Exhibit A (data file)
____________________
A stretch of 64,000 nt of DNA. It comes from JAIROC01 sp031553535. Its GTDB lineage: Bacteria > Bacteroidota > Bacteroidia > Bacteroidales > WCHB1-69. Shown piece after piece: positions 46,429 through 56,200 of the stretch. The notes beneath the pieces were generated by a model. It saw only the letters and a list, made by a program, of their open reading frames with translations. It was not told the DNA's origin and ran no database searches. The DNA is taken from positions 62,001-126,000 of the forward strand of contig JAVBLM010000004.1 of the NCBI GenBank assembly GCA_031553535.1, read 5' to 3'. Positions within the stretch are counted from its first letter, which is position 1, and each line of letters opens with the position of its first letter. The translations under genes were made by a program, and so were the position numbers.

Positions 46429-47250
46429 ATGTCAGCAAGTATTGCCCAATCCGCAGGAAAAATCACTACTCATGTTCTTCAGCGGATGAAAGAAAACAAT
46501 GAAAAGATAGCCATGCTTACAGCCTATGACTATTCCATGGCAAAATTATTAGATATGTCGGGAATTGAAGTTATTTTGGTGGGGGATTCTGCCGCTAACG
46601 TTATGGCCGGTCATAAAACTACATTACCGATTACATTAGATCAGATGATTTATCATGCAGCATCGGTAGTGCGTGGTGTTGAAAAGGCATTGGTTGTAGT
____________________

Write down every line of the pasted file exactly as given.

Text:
A stretch of 64,000 nt of DNA. It comes from JAIROC01 sp031553535. Its GTDB lineage: Bacteria > Bacteroidota > Bacteroidia > Bacteroidales > WCHB1-69. Shown piece after piece: positions 46,429 through 56,200 of the stretch. The notes beneath the pieces were generated by a model. It saw only the letters and a list, made by a program, of their open reading frames with translations. It was not told the DNA's origin and ran no database searches. The DNA is taken from positions 62,001-126,000 of the forward strand of contig JAVBLM010000004.1 of the NCBI GenBank assembly GCA_031553535.1, read 5' to 3'. Positions within the stretch are counted from its first letter, which is position 1, and each line of letters opens with the position of its first letter. The translations under genes were made by a program, and so were the position numbers.

Positions 46429-47250
46429 ATGTCAGCAAGTATTGCCCAATCCGCAGGAAAAATCACTACTCATGTTCTTCAGCGGATGAAAGAAAACAAT
46501 GAAAAGATAGCCATGCTTACAGCCTATGACTATTCCATGGCAAAATTATTAGATATGTCGGGAATTGAAGTTATTTTGGTGGGGGATTCTGCCGCTAACG
46601 TTATGGCCGGTCATAAAACTACATTACCGATTACATTAGATCAGATGATTTATCATGCAGCATCGGTAGTGCGTGGTGTTGAAAAGGCATTGGTTGTAGT